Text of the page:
Thursday, April 21, 2011

Native Bulbs

Scilla growing under a Sargent Crabapple
at Mount Auburn Cemetery, Cambridge, MA.
Spring is ushered in by a plethora of flowering bulbs. Despite my inclination toward natives I still plant all kinds of exotic bulbs. I especially like seeing the blue carpets of Scilla under trees and Crocus sprouting randomly in a lawn. So last fall, this got me thinking, what about native bulbs?

Crocus tommasiniansus between Prairie Dropseed mounds.

Some native bulbs that I knew of were Trout Lily (Erythronium americanum), Bloodroot (Sanguinaria canadensis) and Camas (Camassia sp.). To check for more ideas I did a search of the USDA Plants Database looking for North American natives that are propagated from bulbs gave a list of 30 plants, including Alliums, Camassia, Iris and Sisyrinchium angustifolium (Blue-eyed grass). For corms, 17 Species were listed including Dicentra, Hypoxis (Yellow Star grass) and Liatris. (Note that all of the data for every single plant in this database is not fully stocked, so there are gaps, but it is still a useful tool, especially at the Genus-level.)

I decided to focus on the first three. Finding a source for these plants was not trivial, but after many hours on the internet I found a nursery in West Virginia that propagated their own natives: Sunshine Farm and Gardens.  Also, they had all of the species I was after – one stop shopping!

No bloom on this one.

My best result, so far, has been with the Trout Lily, aka Dogtooth Violet, which began sprouting up in early April. At first it blended in with the early tulip foliage, but they distinguished themselves by the mottled coloration on the topside of the leaf. This coloration can be likened to that of a trout. (The backside of this leaf was a flat green, just like the tulip foliage.) A second plant, this one with a bloom, was initially more elusive, but certainly worth finding. Once opened, this small flower was hard to miss. this bloom lasted 7-10 days.  As these were rather small bulbs when I put them in, I may have lost them amongst the Tulips in the leafy mulch that I used.  These plants will spread by stolons, so if they are happy, I will eventually have a good sized patch.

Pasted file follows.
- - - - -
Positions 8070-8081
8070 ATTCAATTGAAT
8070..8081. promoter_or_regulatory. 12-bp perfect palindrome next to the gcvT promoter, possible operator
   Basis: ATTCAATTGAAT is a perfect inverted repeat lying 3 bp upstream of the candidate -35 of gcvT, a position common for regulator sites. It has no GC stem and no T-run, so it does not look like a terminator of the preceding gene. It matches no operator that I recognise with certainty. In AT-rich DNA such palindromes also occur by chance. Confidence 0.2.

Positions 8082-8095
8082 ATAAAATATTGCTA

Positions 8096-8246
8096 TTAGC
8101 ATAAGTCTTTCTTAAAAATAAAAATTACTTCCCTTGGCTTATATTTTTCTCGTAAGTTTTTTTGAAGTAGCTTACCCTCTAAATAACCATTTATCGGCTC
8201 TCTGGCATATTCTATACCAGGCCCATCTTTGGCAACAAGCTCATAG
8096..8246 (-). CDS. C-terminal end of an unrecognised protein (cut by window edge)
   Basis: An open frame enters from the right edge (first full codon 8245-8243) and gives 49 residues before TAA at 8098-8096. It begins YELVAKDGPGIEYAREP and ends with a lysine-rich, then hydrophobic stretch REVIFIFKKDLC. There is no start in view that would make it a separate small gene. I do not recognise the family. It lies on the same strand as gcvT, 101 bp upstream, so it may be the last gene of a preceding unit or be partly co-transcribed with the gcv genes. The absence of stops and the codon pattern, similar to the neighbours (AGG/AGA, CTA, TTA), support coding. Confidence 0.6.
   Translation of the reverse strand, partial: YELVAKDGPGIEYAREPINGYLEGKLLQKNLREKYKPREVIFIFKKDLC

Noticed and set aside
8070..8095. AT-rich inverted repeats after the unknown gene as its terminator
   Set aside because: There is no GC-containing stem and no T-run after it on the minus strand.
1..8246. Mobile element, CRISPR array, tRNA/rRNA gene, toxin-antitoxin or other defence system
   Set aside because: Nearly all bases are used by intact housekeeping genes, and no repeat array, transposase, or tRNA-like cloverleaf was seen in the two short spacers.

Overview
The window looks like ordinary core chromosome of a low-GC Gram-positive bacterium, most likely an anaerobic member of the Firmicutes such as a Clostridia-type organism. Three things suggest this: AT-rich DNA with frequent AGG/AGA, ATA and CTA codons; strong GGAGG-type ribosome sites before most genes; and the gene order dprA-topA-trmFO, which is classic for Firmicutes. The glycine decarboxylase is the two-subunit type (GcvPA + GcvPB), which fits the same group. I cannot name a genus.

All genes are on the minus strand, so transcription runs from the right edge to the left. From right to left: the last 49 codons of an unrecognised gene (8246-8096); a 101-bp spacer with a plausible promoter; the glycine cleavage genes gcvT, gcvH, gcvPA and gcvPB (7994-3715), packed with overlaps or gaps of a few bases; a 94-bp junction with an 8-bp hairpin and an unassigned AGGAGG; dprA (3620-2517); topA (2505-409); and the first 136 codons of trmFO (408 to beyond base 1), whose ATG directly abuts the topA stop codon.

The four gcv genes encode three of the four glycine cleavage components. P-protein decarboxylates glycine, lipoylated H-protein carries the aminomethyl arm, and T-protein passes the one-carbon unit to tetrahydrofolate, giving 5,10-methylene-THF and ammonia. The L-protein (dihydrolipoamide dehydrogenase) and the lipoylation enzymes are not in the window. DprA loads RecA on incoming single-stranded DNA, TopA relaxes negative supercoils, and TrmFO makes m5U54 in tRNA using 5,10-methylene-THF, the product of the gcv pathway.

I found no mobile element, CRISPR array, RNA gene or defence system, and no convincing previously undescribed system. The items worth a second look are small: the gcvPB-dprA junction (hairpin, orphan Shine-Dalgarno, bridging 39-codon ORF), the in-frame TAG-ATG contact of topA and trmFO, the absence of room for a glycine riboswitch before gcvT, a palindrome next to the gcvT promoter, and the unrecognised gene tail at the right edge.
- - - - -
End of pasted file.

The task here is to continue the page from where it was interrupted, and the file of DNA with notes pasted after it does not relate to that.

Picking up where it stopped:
In bud...

...two days later.


This brings up a very important point. It is a very good idea to sketch out a map or plan of where you put in your bulbs, because no matter how significant or important they seem at planting time in the fall, the memory fades by springtime. This is my current situation at home (however, not a mistake I make when working for clients).

So far I have not located the Bloodroot that I put in. Its deeply lobed foliage may allow it to blend in with many of the other spring plants that are active right now, like the Columbine, Coral Bells and Geraniums. And, if it’s not blooming, this may be a lost cause. Again, if I had only mapped out where these were put in I would know where to focus my search.

Most of the Camassia that are easily available are cultivars of species native to the Western US, like the Small Camas, Camassia quamash. The only species of Camassia native to the Eastern US is the Atlantic Camas, Camassia scilloides, with a native range from Georgia to Pennsylvania and west to Texas. Since Camas prefers moister areas, I did not save any for myself, but I did put some in for clients with more appropriate conditions (also where I did do a map). So I will be paying them a visit soon to see how they are doing. The Atlantic Camas has a preference for limestone-rich soils, so it may be a good choice in a residential setting for planting near a foundation.